It’s easy to see the appeal in the way Sweden has, thus far, responded to the coronavirus pandemic: Most businesses there have stayed open, and most people have been free to go about their lives as usual. They have employed what’s known as a “herd immunity” strategy, allowing enough lower-risk people to get infected that the risk of infection is eventually reduced for everyone. (Though British government officials have since denied it was ever their official strategy, they initially did the same — though they soon reversed course, and Prime Minister Boris Johnson became seriously ill himself.)
Pre-coronavirus, herd immunity was perhaps best known as an argument made by parents who don’t want to vaccinate their children, and instead rely upon other parents to vaccinate their children, thus reducing the overall risk of infection to their own. Parents in the U.S. have refused to vaccinate their children for measles, believing the nation to have herd immunity, but the current vaccination among children 19–35 months is 90.4 percent, below the 93-95 percent required to prevent measles outbreaks. So measles outbreaks happen.
From the beginning, herd immunity has been dangled as a not-entirely-plausible option, given how serious (and lethal) the novel coronavirus can be. But now, as President Trump hurries the nation to reopen despite growing case numbers, some have speculated that he’s pivoting to a herd-immunity strategy, whether knowingly or not. But what does that mean for U.S. citizens? Here’s what we know so far.
What does herd immunity mean?
The CDC prefers the term “community immunity,” and defines the concept as a setting in which a high enough proportion of a population is immune to an infectious disease (either through vaccination or having already had the disease) to make its spread from person to person unlikely. This is an obviously appealing scenario which would allow most people to resume some semblance of “normal” life — if the risk is low enough, businesses and schools can reopen without creating “hot spots” for disease.
When will we achieve herd immunity?
The percentage of people who need to become immune in order to confer herd immunity varies from disease to disease. In some cases, herd immunity begins when just 40 percent of a population can be vaccinated, but other, more contagious diseases require 85-90 percent. We don’t yet know how many people need to be vaccinated for the novel coronavirus before we achieve herd immunity, nor do we know what percentage would need to become immune through prior exposure. We don’t even know whether having COVID-19 confers any lasting immunity against reinfection.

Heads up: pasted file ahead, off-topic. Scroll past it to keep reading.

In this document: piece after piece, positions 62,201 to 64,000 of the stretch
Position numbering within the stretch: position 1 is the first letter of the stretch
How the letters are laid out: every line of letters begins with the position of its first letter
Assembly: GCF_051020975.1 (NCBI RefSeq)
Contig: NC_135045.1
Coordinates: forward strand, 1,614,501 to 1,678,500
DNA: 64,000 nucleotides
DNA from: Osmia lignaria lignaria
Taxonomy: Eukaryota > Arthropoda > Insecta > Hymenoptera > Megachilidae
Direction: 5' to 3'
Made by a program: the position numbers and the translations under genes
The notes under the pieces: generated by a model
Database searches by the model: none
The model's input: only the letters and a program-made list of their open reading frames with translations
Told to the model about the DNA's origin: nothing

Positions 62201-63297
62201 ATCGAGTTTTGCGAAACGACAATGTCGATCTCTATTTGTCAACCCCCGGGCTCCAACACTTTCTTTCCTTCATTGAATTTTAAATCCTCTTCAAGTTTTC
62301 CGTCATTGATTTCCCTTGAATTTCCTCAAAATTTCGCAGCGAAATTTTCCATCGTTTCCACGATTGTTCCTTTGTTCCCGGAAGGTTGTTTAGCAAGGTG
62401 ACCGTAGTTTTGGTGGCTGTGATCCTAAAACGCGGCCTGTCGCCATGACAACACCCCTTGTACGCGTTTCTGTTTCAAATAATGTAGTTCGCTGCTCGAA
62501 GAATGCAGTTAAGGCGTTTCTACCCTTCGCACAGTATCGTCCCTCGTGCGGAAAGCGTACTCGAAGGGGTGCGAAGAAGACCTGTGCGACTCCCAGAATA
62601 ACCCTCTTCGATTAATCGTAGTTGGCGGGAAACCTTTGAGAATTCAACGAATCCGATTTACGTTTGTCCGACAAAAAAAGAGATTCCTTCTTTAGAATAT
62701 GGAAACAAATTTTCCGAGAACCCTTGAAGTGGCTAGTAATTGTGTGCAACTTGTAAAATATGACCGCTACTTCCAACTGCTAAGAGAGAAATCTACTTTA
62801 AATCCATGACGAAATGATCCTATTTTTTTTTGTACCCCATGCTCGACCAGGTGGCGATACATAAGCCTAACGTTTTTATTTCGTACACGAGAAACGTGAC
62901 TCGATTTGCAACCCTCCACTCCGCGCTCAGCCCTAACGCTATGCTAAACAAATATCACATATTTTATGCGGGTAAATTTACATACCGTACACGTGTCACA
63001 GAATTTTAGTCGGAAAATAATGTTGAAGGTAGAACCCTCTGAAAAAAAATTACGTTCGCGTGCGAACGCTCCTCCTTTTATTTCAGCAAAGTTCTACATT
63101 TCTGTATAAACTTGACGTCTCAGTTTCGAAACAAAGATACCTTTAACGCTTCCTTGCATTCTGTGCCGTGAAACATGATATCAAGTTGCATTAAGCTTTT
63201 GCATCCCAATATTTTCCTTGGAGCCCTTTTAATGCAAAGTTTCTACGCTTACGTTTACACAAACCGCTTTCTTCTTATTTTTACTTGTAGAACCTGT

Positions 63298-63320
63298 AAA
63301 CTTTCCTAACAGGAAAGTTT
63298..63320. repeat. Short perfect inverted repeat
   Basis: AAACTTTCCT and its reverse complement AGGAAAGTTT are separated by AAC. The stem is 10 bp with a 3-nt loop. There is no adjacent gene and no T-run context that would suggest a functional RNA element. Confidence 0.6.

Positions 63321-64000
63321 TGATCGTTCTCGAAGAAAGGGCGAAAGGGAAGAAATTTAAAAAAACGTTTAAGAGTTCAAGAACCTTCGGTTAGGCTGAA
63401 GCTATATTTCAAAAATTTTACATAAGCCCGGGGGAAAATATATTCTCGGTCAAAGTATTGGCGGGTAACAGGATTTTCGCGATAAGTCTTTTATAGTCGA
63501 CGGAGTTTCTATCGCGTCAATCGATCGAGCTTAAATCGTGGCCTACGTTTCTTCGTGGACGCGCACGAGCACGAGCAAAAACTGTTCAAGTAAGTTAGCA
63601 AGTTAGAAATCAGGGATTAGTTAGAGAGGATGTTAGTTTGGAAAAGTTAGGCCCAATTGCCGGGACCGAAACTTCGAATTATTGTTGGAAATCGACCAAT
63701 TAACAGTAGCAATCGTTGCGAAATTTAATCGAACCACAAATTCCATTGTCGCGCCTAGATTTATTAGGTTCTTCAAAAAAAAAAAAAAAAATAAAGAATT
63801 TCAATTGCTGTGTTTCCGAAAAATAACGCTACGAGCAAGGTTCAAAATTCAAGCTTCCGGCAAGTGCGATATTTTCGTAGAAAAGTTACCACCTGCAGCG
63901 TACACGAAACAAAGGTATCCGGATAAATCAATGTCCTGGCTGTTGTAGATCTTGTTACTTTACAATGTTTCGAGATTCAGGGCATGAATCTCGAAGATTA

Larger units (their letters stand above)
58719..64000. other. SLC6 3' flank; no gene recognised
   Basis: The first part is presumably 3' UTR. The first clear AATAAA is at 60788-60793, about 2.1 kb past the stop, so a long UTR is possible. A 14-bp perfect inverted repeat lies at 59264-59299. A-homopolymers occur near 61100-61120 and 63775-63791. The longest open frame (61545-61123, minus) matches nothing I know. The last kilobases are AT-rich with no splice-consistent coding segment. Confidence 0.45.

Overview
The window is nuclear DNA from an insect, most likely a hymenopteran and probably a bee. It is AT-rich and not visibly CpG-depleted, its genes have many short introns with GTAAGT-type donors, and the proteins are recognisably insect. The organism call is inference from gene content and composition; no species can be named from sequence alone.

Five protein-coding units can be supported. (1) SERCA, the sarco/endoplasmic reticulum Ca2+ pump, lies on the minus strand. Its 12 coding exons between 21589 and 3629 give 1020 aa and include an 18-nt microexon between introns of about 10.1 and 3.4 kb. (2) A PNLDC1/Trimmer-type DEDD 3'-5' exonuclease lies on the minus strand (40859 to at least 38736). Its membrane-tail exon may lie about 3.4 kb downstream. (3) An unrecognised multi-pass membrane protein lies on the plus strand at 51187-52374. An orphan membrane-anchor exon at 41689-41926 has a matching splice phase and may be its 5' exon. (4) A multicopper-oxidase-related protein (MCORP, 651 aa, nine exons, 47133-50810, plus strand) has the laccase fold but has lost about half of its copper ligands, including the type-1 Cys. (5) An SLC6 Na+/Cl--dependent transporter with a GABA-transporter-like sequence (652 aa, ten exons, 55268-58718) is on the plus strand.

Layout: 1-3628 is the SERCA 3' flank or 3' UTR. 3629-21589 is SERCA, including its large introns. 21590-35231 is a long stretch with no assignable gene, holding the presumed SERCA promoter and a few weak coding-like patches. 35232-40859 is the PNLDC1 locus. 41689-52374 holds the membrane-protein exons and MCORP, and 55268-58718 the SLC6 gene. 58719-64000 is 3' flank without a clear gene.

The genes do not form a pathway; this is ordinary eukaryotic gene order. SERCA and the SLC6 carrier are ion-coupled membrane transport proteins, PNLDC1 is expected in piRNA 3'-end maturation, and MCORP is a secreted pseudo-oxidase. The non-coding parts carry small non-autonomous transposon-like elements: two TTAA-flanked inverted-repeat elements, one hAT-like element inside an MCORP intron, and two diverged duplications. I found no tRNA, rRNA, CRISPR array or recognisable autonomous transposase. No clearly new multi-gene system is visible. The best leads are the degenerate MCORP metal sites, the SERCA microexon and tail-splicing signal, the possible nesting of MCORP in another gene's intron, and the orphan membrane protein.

We also don’t yet have a vaccine. While various countries and companies around the world are racing to develop one, most estimates say a safe, readily available vaccine before 2021 is extremely unlikely. Anthony Fauci, head of the National Institute of Allergy and Infectious Diseases, recently told NBC that it was “in the realm of possibility” that millions of vaccines might be available in January 2021. He also noted, however, that accelerated production means heightened risk that the vaccine doesn’t work as it should.
Is it possible to reach herd immunity before a vaccine?
Gideon Meyerowitz-Katz, an epidemiologist specializing in chronic disease, wrote in The Guardian that a reasonable estimate for COVID-19’s herd immunity threshold is 60-70 percent of the population. (Meyerowitz-Katz also acknowledges that CDC data suggests the number might be more like 85 percent.) If we were to simply let people spread the coronavirus unmitigated until 70 percent are infected, that means roughly 230 million Americans would get sick. If we also assume the best-case fatality rate of 0.3-0.6 percent — a figure which presumes a health-care system with ample resources and space — that means about 690,000 to 1.4 million Americans would die in order to achieve herd immunity. Many, many more would get very seriously ill, and overwhelm those resources we need to keep the fatality rate that low.
And again: even this disastrous outcome relies on the assumption that people who get COVID-19 once can’t ever get it again, and we just do not know that to be true.